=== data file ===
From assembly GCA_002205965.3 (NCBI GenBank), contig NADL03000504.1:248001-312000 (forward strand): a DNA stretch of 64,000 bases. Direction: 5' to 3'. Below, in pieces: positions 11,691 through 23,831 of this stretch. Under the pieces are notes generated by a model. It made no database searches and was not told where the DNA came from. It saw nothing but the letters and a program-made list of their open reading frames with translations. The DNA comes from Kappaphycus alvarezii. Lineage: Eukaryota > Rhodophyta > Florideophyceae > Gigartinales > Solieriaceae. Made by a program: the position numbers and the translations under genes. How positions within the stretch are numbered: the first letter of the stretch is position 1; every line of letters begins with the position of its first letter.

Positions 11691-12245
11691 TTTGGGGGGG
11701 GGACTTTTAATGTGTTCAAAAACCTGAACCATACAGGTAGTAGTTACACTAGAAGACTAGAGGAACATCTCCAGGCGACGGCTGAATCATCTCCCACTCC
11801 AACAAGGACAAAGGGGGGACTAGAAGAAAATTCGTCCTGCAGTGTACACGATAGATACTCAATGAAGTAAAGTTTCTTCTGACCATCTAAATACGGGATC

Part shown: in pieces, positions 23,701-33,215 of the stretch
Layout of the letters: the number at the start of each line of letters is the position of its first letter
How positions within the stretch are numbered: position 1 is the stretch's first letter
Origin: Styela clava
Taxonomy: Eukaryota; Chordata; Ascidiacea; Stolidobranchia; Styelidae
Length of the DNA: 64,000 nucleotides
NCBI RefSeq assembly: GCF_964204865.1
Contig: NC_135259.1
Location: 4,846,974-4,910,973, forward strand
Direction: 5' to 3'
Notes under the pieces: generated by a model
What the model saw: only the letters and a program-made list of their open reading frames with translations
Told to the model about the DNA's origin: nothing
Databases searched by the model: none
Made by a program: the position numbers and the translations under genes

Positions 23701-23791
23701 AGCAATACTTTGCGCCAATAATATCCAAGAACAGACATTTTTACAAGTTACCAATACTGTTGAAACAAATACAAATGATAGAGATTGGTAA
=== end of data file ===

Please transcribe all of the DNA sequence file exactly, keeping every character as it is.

From assembly GCA_002205965.3 (NCBI GenBank), contig NADL03000504.1:248001-312000 (forward strand): a DNA stretch of 64,000 bases. Direction: 5' to 3'. Below, in pieces: positions 11,691 through 23,831 of this stretch. Under the pieces are notes generated by a model. It made no database searches and was not told where the DNA came from. It saw nothing but the letters and a program-made list of their open reading frames with translations. The DNA comes from Kappaphycus alvarezii. Lineage: Eukaryota > Rhodophyta > Florideophyceae > Gigartinales > Solieriaceae. Made by a program: the position numbers and the translations under genes. How positions within the stretch are numbered: the first letter of the stretch is position 1; every line of letters begins with the position of its first letter.

Positions 11691-12245
11691 TTTGGGGGGG
11701 GGACTTTTAATGTGTTCAAAAACCTGAACCATACAGGTAGTAGTTACACTAGAAGACTAGAGGAACATCTCCAGGCGACGGCTGAATCATCTCCCACTCC
11801 AACAAGGACAAAGGGGGGACTAGAAGAAAATTCGTCCTGCAGTGTACACGATAGATACTCAATGAAGTAAAGTTTCTTCTGACCATCTAAATACGGGATC

Part shown: in pieces, positions 23,701-33,215 of the stretch
Layout of the letters: the number at the start of each line of letters is the position of its first letter
How positions within the stretch are numbered: position 1 is the stretch's first letter
Origin: Styela clava
Taxonomy: Eukaryota; Chordata; Ascidiacea; Stolidobranchia; Styelidae
Length of the DNA: 64,000 nucleotides
NCBI RefSeq assembly: GCF_964204865.1
Contig: NC_135259.1
Location: 4,846,974-4,910,973, forward strand
Direction: 5' to 3'
Notes under the pieces: generated by a model
What the model saw: only the letters and a program-made list of their open reading frames with translations
Told to the model about the DNA's origin: nothing
Databases searched by the model: none
Made by a program: the position numbers and the translations under genes

Positions 23701-23791
23701 AGCAATACTTTGCGCCAATAATATCCAAGAACAGACATTTTTACAAGTTACCAATACTGTTGAAACAAATACAAATGATAGAGATTGGTAA